Dominion Seed House
James Bradley, a native of Ireland, emigrated to Canada and settled in Glen Williams. In the 1870’s Bradley purchased 80 hectares of land on the southeast limits of the village of Georgetown and called it Cedar Vale Farm. The Armenian Relief Association of Canada purchased a large portion of the property in 1923 for Armenian orphaned boys. That area was later purchased by the Town of Georgetown as a centennial project and is now known as Cedarvale Park.
William was the youngest child of James and Isabelle Bradley and was born in 1886. His first job was as as a teller at the Bank of Hamilton (now the Old Bank on Main Street in Georgetown). William quit the bank in order to help on the family farm; the Bradleys operated a market garden until 1923.
In 1922, at the age of 36, Bradley established the Bradley-Edwards Electric Company that was located at the end of the Georgetown train station parking lot in a building later owned by McNally Construction. Bradley’s company sold the Campbell’s Automatic Rapid Electrical Fireless Cooker Ranges and a variety of smaller electrical appliances.
During a slow period in the appliance business, Bradley started a mail order seed business in order to keep his staff busy. By 1928 Dominion Seed House was established. Over the next decade the work force grew to about 20 full time employees with a large number of part-time staff. During the busy season, the number of employees shot up to 125.
In 1936 the Bradleys relocated the business to a portion of the family farm along Guelph Street and built the distinctive mock-tudor building that came to symbolize the Dominion Seed House. One section of this building was painted every summer and it took 5 years to complete the job.
For most of its history Dominion Seed House was strictly a mail order business. Although the business was situated on a 60 acre site, almost all of the products sold were imported from growers located all over the world. Dominion Seed House introduced Canadian gardeners from coast-to-coast to a vast and reliable variety of quality seeds, bulbs and plants from around the world.
Bradley made it his practice to personally visit all of his suppliers regardless of where they were located in the world and seed germination rates were regularly tested at Dominion Seed House.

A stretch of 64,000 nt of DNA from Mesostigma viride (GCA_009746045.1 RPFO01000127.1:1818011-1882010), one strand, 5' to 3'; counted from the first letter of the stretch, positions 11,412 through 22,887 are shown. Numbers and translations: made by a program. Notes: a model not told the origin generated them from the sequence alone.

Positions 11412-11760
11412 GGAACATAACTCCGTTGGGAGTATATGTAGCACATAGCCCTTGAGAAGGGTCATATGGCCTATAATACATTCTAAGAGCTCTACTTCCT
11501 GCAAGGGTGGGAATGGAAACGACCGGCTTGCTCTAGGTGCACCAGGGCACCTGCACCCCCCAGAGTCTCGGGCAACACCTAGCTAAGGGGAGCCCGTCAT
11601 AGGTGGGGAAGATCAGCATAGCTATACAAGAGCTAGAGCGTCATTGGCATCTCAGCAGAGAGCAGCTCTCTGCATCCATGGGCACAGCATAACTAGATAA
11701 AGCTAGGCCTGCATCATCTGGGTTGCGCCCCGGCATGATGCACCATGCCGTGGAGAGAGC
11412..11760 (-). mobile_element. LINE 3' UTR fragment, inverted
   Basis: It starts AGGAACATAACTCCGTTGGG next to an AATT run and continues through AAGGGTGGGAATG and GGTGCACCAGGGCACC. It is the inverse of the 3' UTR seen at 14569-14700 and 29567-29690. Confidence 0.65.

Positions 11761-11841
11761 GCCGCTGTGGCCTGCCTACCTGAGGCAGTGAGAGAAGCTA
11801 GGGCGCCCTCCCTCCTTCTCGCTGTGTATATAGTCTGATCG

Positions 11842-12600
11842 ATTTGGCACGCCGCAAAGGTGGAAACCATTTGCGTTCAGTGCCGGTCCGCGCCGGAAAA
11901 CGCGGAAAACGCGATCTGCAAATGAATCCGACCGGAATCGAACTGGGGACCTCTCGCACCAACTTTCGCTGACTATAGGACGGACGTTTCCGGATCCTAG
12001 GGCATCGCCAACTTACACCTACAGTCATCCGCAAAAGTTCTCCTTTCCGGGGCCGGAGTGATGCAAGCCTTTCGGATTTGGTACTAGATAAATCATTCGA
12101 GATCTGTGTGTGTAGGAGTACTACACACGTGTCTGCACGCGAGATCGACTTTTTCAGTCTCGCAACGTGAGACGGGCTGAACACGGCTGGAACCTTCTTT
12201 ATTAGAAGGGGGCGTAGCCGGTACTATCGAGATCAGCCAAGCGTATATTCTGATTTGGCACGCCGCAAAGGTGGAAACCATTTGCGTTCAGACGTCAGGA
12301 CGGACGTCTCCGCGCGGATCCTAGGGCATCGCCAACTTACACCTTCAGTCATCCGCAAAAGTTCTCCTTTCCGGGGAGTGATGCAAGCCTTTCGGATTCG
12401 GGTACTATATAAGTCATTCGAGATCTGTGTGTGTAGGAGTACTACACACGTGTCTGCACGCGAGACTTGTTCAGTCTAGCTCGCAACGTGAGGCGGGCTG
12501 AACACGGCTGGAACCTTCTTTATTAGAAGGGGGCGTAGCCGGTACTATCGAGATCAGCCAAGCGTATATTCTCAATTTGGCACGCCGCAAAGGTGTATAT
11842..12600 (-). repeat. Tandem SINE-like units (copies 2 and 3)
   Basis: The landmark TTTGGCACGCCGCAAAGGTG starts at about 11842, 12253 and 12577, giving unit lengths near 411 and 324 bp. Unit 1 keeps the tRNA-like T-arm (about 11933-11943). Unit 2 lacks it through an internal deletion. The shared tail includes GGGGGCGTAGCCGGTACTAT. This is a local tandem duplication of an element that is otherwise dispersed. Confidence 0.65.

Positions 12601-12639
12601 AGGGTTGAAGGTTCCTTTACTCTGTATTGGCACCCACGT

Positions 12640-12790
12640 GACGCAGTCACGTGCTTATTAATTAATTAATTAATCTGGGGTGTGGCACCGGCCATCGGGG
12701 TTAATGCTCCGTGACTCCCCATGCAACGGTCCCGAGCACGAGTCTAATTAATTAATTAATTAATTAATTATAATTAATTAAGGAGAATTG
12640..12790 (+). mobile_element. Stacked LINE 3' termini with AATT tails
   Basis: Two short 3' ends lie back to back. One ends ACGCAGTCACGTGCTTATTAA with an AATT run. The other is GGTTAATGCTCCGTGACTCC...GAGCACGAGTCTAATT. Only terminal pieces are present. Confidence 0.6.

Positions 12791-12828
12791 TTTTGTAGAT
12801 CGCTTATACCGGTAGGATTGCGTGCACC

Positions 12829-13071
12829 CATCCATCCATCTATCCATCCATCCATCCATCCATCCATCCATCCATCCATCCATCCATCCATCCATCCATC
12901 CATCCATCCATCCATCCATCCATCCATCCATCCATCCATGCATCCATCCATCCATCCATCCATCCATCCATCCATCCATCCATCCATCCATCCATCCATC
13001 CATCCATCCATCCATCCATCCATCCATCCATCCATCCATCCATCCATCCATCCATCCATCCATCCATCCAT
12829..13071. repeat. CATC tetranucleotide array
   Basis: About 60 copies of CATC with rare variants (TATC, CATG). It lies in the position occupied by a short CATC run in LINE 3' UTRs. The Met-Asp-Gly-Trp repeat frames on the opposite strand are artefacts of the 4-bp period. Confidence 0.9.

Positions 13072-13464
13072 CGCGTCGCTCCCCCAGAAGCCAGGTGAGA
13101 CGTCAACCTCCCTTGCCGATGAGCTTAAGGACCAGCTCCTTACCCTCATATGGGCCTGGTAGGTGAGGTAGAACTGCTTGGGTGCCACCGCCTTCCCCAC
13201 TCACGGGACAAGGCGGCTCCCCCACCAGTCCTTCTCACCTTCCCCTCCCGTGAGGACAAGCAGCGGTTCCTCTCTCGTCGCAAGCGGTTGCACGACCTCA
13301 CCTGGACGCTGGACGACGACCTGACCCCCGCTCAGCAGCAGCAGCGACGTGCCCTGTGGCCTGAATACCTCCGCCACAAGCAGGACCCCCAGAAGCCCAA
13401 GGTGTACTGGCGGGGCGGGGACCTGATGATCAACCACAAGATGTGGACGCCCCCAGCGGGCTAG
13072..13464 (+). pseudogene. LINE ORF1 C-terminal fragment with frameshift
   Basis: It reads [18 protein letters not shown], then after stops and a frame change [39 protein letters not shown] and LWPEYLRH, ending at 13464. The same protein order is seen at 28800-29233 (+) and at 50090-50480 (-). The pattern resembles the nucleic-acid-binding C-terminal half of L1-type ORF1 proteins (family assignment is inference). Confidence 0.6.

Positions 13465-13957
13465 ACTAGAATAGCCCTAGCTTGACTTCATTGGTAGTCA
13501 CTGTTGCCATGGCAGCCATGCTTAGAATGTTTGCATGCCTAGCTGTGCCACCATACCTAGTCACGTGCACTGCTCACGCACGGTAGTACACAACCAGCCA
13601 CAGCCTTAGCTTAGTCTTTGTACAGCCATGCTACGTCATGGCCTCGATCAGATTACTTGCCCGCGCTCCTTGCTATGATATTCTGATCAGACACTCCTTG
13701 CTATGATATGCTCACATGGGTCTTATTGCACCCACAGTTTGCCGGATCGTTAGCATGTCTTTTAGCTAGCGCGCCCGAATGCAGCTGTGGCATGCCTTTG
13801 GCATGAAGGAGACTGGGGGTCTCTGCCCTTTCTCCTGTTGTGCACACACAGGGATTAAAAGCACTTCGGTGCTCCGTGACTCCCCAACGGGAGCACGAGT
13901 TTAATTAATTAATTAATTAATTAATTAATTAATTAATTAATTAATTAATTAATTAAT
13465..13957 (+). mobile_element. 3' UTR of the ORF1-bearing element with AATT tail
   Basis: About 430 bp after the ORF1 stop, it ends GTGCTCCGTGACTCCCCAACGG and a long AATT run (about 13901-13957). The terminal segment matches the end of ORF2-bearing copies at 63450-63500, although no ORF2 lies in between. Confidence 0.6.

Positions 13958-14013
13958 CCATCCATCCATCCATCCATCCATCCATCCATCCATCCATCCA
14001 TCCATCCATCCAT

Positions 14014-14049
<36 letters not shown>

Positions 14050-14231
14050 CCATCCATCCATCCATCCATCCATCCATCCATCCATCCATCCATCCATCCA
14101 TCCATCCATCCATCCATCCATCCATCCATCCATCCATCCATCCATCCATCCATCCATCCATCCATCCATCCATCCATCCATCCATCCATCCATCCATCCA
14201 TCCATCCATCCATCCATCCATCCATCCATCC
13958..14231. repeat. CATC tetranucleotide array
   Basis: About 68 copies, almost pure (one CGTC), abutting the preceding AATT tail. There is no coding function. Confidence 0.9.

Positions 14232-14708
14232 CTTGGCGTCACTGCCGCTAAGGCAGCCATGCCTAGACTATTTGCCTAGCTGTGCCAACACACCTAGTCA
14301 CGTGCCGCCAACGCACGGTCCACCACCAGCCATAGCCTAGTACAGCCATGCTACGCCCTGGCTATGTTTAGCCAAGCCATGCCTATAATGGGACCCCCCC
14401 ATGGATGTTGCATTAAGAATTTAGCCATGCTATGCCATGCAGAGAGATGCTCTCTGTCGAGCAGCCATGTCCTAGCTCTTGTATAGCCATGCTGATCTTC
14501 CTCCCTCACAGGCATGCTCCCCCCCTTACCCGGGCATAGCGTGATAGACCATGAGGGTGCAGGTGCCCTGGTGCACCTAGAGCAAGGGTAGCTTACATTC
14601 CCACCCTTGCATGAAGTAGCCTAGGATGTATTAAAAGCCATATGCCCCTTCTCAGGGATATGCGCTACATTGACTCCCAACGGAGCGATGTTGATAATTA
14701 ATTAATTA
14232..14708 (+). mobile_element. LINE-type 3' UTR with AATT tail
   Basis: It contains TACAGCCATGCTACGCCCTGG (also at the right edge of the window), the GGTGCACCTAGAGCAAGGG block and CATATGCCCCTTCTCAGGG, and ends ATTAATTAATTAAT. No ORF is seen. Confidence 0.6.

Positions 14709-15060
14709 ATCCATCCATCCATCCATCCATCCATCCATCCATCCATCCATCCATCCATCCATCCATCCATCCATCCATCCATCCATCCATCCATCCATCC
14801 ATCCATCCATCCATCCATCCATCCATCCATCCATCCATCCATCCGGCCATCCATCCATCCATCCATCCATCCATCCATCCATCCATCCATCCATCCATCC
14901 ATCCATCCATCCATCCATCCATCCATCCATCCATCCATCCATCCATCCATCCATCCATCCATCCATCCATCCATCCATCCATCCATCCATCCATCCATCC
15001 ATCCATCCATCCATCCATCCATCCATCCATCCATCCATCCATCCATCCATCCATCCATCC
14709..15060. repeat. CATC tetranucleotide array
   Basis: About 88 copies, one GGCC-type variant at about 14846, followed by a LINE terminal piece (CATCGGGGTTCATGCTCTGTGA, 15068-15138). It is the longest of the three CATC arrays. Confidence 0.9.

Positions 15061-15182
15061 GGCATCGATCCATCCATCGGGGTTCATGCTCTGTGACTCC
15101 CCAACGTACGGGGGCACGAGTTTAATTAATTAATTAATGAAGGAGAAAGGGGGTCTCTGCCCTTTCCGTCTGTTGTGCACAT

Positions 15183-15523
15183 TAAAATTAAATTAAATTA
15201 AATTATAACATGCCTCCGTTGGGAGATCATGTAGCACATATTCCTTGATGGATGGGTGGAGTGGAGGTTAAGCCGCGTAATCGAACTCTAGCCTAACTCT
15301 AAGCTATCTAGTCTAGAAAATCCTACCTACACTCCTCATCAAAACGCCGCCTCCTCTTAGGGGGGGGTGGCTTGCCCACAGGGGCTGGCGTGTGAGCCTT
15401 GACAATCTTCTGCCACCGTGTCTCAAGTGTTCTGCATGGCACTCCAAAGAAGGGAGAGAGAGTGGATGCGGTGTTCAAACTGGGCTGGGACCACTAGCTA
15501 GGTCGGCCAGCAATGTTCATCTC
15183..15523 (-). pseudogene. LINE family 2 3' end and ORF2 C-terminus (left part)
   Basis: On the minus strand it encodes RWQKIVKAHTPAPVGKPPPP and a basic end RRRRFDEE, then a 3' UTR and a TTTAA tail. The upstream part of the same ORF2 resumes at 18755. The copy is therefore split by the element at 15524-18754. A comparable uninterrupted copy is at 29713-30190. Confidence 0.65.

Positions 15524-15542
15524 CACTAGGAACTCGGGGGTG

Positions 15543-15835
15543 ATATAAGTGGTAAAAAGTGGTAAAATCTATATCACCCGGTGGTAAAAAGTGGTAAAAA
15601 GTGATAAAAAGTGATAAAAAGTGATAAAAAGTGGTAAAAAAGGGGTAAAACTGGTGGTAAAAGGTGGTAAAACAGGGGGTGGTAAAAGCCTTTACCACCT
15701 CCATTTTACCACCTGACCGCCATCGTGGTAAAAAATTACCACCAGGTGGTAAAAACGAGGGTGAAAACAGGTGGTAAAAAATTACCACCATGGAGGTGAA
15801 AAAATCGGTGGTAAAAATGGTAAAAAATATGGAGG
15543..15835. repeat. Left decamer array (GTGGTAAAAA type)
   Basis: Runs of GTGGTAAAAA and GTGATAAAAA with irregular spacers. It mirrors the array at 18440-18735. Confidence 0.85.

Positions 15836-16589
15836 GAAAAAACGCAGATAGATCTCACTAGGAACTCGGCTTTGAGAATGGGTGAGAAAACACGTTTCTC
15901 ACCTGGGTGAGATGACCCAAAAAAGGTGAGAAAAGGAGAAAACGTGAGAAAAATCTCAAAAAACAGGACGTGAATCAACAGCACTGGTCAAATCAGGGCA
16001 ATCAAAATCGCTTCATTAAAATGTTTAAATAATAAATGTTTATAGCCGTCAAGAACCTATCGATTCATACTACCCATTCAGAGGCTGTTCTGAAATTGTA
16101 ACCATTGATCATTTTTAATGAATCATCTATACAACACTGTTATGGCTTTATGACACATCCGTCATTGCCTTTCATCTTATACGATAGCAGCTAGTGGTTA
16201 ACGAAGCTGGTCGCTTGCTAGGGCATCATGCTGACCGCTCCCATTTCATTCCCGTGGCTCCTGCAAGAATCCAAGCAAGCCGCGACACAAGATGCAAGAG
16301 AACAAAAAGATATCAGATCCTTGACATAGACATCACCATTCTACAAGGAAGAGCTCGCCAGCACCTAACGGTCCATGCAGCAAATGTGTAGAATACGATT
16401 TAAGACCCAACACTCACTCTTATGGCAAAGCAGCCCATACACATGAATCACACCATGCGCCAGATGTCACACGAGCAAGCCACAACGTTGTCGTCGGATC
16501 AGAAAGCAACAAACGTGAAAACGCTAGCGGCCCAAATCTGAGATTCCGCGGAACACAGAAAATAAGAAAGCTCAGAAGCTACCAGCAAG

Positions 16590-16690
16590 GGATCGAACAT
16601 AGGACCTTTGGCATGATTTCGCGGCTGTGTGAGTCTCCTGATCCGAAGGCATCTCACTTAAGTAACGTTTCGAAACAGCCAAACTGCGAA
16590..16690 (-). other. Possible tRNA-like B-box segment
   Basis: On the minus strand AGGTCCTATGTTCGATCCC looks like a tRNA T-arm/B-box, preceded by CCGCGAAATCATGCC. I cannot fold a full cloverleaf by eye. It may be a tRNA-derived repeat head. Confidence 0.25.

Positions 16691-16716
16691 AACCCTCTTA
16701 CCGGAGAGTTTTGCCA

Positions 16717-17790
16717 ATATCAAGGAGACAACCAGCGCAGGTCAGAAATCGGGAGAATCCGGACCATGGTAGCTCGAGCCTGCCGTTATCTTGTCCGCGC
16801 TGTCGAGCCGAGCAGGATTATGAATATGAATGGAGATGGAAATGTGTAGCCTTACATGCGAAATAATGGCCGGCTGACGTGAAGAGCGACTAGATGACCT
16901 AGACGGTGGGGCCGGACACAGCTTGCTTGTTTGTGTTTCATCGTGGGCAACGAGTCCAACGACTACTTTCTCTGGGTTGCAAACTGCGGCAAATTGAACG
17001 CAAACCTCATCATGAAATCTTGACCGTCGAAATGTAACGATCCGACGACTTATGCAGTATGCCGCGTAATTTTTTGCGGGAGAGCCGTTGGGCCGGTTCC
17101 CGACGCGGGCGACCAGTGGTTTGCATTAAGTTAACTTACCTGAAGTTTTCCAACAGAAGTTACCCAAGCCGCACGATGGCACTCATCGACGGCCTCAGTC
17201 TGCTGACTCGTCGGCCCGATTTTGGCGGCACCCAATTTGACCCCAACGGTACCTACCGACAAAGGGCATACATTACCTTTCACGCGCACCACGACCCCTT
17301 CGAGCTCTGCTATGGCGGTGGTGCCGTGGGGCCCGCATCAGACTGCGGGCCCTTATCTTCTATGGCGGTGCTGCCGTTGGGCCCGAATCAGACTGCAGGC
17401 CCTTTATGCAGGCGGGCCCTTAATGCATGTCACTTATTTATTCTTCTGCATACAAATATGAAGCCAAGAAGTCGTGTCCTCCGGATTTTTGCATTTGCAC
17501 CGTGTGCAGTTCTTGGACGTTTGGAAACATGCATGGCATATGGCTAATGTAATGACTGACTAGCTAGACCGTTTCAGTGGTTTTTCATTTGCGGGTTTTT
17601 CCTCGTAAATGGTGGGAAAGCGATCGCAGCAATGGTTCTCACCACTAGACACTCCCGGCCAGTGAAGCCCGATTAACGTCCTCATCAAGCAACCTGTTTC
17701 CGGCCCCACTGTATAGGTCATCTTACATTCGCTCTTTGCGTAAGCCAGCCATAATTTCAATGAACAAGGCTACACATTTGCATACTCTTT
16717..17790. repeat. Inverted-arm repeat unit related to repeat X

On average, 3000 orders arrived each day during the season and all had to be manually filled. The biggest mail to arrive in one day was over 4000 orders. The operation was large enough that it had it’s own postal station and customers in every postal station in the country. A good relationship also existed with the CNR for express delivery. A railroad car would be left on a siding on Fridays, waiting for the Dominion Seed House order to be shipped.
The catalogue was the sole sales force for the business. It was published in a black and white digest format until 1980 when colour was introduced; sales shot up dramatically.
Bill Bradley personally wrote the descriptions of the products until this task was taken over by the general managers. The team seemed to have a flair for writing truthful yet interesting copy that gardeners found hard to resist. During the 1970’s and 80’s an average of 200,000 catalogues were distributed annually, peaking at 259,000. There was also an additional fall bulb catalogue.
In 1952 Bill Bradley died at the age of 66 and left the business to his wife, Alexandrina Bradley and their daughter Margaret Harding. The business continued to thrive under successive managers, Pharis Vannatter, Bill Kay and Doug Peck. In 1980, Dominion Seed House was chosen Business of the Year by the Georgetown Chamber of Commerce.
In 1981 a garden center was added in response to public demand. Margaret Harding insisted that the new addition be as attractive as the original building and commissioned flagstone facades for the new entrance.
In 1988 DSH celebrated 60 years in business with a garden party complete with a live band and horse drawn wagon rides.
In 1993 Margaret Harding sold the Dominion Seed House business to Perron, a Quebec firm that continues the DSH business at a new location to this day. In a nod to tradition, the postal address remains in Georgetown. The landmark mock-Tudor building remained on the Harding property and was leased to a nursery operator until 1998, when the property was sold for redevelopment. In 1999 the DSH building was demolished. Now the stone walls of the sunken garden are all that remains of this once famous symbol in Canadian gardening history.
*sources: Halton Sketches Revisited by John McDonald, Moulin Publishing Ltd. 1996
Conversations with Norma Thompson, Office Administrator and Doug Peck, General Manager both 45 year employees of DSH; and Duncan McFarlane, Property Manager and 20 year DSH employee.*